The nictitating membrane has no counterpart, it operates by sliding from the front to the back of the eye, much like a window on a car door.
 the nictitating membrane has no counterpart, it operates by sliding from the front to the back of the eye, much like a window on a car door.
Nictitating membrane completely closed and Halloween spooky.
Nictitating membrane completely closed and Halloween-spooky

The nictitating membrane serves several purposes: to moisten, clean and protect the eye. Dust bathing is prime-time for nictitating membrane viewing if you are so inclined, but pay very close attention, because if you blink, you’ll miss it.

Dust bathing is prime-time for nictitating membrane viewing if you are so inclined, but pay very close attention, because if you blink, you'll miss it.
Dust bathing is prime-time for nictitating membrane viewing if you are so inclined, but pay very close attention, because if you blink, you'll miss it.

In addition to its horizontal operation, and the fact that it has its own lubricating duct, the another unique aspect of the nictitating membrane is that it is transparent, allowing the chicken to see through it when it is closed. If you watch a chicken closely as it scratches and pecks around on the ground, you will notice that its nictitating membrane is often closed, which keeps the eyeball protected from injuries and foreign bodies.

The nictitating membrane is is transparent, allowing the chicken to see through it when it is closed
Kathy Shea Mormino, The Chicken Chick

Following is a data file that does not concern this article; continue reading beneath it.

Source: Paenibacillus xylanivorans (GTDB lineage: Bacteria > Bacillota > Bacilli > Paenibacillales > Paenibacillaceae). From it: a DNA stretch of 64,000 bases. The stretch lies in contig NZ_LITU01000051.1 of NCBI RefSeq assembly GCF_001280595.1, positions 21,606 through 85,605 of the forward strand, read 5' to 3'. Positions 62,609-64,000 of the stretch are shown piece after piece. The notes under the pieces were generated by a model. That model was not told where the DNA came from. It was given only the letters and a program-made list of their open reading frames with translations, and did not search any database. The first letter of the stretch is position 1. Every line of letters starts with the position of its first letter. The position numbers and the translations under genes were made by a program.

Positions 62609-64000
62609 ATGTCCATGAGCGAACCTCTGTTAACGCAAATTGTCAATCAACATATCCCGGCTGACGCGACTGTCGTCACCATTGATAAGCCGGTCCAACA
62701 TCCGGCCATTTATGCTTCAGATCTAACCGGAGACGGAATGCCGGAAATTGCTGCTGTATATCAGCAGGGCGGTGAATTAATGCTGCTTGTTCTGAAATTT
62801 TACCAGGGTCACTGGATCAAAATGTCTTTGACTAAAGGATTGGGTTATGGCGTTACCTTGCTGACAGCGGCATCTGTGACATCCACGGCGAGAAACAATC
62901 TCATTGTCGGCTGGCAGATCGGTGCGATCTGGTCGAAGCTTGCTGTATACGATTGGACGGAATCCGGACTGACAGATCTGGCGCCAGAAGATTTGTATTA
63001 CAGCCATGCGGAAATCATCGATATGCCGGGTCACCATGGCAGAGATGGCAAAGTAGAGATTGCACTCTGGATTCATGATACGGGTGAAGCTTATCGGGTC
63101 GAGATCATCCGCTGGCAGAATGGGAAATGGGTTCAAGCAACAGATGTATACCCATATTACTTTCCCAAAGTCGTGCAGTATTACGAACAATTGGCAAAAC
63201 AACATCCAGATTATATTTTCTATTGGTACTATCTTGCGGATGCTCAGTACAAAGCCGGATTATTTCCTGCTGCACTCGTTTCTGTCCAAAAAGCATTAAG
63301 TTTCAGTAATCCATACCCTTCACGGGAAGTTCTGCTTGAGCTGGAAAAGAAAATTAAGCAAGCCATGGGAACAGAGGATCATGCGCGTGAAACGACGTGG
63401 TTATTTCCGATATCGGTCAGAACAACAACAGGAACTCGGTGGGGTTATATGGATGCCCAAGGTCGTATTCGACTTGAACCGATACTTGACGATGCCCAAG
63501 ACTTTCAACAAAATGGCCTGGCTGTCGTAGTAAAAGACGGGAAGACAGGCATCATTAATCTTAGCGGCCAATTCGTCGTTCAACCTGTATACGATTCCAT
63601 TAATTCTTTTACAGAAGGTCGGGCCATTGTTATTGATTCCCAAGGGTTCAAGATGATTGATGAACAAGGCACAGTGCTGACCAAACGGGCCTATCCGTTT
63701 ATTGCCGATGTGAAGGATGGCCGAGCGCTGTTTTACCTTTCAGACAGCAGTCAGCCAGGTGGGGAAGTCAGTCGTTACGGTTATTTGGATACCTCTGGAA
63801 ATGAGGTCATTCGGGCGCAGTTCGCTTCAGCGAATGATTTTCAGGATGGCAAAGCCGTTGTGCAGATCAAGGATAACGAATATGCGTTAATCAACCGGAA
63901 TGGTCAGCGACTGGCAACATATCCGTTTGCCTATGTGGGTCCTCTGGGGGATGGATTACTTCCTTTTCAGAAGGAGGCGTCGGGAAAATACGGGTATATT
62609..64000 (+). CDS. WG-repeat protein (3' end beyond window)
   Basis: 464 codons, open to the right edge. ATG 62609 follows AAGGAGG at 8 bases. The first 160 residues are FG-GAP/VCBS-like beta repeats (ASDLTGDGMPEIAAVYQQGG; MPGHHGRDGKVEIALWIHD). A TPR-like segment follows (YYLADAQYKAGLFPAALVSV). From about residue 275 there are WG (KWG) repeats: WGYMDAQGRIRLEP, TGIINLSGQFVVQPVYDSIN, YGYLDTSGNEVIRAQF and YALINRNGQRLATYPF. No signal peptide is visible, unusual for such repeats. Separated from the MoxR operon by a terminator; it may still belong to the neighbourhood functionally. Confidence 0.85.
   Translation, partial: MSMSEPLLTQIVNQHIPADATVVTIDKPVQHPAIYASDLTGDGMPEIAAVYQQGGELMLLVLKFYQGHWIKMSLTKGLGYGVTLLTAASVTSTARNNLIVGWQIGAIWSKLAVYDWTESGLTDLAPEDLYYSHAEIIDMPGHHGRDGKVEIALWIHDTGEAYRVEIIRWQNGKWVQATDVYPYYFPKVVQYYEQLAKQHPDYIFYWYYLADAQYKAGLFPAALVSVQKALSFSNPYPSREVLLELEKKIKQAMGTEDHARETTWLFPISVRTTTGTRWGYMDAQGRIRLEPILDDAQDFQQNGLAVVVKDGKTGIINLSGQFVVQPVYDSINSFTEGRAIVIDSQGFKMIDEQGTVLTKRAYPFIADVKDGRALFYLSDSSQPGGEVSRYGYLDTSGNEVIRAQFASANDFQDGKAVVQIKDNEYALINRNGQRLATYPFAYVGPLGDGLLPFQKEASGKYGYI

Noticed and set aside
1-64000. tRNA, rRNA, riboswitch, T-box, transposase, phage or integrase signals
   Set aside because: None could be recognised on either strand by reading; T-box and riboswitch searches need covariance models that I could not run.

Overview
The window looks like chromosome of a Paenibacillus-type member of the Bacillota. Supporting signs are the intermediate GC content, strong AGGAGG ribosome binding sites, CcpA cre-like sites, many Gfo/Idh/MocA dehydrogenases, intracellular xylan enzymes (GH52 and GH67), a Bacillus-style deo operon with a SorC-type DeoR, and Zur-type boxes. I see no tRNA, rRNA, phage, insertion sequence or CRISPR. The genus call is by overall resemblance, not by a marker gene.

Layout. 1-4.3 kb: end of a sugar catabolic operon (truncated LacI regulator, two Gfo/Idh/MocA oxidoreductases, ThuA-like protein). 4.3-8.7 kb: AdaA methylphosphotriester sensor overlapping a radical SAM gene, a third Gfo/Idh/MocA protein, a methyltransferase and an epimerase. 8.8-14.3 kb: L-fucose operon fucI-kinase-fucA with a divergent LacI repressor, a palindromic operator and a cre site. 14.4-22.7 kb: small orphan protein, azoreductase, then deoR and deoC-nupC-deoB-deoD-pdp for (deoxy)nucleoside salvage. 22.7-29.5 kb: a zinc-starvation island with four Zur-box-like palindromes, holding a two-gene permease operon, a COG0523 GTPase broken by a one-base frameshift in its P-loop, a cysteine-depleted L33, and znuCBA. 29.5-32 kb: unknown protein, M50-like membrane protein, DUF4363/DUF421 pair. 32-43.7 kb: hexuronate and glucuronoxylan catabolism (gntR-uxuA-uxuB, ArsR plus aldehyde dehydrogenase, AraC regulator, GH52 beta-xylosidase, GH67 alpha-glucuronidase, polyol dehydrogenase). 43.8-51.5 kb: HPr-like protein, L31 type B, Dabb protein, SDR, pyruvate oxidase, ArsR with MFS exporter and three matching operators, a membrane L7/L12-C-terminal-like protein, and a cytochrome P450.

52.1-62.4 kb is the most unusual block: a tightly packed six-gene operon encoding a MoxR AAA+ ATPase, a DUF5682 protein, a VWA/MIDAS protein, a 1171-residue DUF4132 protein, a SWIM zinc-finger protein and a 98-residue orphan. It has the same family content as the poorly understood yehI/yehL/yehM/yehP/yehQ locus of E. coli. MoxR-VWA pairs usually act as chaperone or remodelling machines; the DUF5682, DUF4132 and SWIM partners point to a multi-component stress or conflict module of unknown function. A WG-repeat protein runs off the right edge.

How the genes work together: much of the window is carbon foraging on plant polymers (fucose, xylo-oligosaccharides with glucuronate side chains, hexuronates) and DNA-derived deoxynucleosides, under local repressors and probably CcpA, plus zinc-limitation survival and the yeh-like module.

Subscribe
Notify of
guest
17 Comments
Inline Feedbacks
View all comments
Marva
Marva
10 years ago

It always amazes me how nature has adapted to protect. I learn so much from you!

Bianca DiRuocco
Bianca DiRuocco
11 years ago

Just wanted to write & say 'Thanks!' for all the helpful info I've gotten from your blog. We have a new batch of chicks shipping in this week, and I'm much better prepared this year, in part due to advice and practical chicken-keeping ideas I've gotten from you. We will be building a new (bigger) hen house this month, which will contain poop boards and nest box curtains. We'll be putting sand down in the new pen for the first time as well. The 'old' girls may not appreciate the difference, but I sure will!

TheChickenChick
11 years ago

Amy, I highly recommend Raising Chickens for Dummies and Chicken Health for Dummies. They're both fantastic resources that contain very readable, useful information for beginners.

amy mayen
amy mayen
11 years ago

Hi! I'm still reading up on chickens, I'd still like to get a coop and have fresh eggs. I have a lot of research to do, like knowing their medical needs, how many chickens I need to produce the amount of eggs I'd like, ect. I'm also wondering how or if they are affected by extreme heat and cold. Have you written, or do you endorse any books that could help? A bunch of my family are working together to be more self sustained. Since I'm the crappy gardener of the group, I'd like chickens lol! Ps I got my… Read more »

Amber Curtis
Amber Curtis
11 years ago

Wow. Super helpful article. I'm new to raising chicks. I have five, ranging in age from 28 days to 23 days. Yes, I'm being very precise because as you know, they change overnight! I really didn't know anything about this subject, having spent most of my research on feeding, caring, and building chicken coops. It *is* hard to capture the chicks on "film." Darn them!

Thanks.

1 2 3 4